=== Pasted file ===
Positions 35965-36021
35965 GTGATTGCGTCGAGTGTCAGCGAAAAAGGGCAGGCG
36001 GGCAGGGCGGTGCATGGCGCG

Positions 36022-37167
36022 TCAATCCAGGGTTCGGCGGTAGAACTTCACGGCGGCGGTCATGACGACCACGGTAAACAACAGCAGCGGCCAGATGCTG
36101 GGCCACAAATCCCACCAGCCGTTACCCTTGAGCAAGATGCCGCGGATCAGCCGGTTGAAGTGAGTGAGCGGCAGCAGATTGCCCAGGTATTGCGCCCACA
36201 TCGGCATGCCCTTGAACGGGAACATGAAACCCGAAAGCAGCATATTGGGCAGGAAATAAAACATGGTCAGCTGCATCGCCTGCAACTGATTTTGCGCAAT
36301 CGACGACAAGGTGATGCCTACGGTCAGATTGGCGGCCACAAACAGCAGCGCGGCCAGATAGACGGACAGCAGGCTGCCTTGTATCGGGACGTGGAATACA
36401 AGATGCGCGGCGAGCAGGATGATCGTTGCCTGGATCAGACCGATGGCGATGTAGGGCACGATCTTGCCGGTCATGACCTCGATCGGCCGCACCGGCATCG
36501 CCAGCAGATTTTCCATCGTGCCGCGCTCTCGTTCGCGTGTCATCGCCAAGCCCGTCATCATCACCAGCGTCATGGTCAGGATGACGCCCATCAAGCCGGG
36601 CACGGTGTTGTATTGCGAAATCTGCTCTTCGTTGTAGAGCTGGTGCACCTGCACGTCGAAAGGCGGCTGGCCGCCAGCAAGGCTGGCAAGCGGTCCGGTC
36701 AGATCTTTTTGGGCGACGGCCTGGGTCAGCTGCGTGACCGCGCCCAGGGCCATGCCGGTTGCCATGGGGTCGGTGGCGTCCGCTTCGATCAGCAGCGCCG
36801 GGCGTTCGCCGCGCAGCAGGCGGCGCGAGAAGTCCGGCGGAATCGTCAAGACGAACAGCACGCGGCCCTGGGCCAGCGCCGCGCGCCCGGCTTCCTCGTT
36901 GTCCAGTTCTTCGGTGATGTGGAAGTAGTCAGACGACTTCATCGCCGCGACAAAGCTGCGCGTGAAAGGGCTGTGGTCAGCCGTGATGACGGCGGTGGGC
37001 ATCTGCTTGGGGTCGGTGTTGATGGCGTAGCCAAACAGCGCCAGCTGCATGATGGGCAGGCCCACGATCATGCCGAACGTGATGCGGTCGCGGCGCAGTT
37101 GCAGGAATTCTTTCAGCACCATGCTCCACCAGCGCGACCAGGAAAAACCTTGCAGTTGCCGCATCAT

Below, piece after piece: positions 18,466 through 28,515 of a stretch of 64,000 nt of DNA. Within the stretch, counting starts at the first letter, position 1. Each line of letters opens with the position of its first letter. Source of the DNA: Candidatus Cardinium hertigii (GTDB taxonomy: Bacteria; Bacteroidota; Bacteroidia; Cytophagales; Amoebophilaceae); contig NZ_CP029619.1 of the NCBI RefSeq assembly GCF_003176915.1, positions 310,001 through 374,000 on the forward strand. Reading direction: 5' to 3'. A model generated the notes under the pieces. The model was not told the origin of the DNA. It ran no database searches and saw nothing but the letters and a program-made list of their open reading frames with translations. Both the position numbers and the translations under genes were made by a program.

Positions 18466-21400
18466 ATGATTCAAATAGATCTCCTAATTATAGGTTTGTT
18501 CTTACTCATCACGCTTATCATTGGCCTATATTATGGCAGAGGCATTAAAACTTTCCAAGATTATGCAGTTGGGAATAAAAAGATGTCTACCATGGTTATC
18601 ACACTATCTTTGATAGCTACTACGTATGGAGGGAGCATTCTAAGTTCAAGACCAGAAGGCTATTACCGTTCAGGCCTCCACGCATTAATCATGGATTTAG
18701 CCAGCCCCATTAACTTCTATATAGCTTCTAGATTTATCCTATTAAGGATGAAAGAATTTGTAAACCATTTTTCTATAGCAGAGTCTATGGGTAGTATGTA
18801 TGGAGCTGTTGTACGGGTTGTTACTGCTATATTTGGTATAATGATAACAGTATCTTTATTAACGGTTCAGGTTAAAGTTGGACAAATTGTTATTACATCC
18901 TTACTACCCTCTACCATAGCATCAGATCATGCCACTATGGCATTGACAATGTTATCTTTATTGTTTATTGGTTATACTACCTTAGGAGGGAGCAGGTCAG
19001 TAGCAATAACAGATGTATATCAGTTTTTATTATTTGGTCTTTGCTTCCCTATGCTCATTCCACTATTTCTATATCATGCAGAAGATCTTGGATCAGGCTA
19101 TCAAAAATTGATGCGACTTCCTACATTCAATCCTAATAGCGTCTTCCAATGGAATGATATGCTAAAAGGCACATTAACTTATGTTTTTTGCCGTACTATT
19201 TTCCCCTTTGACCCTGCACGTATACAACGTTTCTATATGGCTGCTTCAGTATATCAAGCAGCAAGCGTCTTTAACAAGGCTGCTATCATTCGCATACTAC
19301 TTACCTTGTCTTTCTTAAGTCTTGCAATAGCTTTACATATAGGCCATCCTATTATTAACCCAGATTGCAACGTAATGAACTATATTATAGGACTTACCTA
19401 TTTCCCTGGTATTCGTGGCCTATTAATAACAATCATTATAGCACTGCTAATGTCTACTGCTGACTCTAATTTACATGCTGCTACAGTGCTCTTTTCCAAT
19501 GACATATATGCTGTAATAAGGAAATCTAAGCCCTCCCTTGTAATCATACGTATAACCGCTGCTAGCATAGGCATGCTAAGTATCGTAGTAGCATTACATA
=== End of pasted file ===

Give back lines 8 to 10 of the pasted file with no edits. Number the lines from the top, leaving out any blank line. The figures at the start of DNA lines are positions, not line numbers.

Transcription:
36301 CGACGACAAGGTGATGCCTACGGTCAGATTGGCGGCCACAAACAGCAGCGCGGCCAGATAGACGGACAGCAGGCTGCCTTGTATCGGGACGTGGAATACA
36401 AGATGCGCGGCGAGCAGGATGATCGTTGCCTGGATCAGACCGATGGCGATGTAGGGCACGATCTTGCCGGTCATGACCTCGATCGGCCGCACCGGCATCG
36501 CCAGCAGATTTTCCATCGTGCCGCGCTCTCGTTCGCGTGTCATCGCCAAGCCCGTCATCATCACCAGCGTCATGGTCAGGATGACGCCCATCAAGCCGGG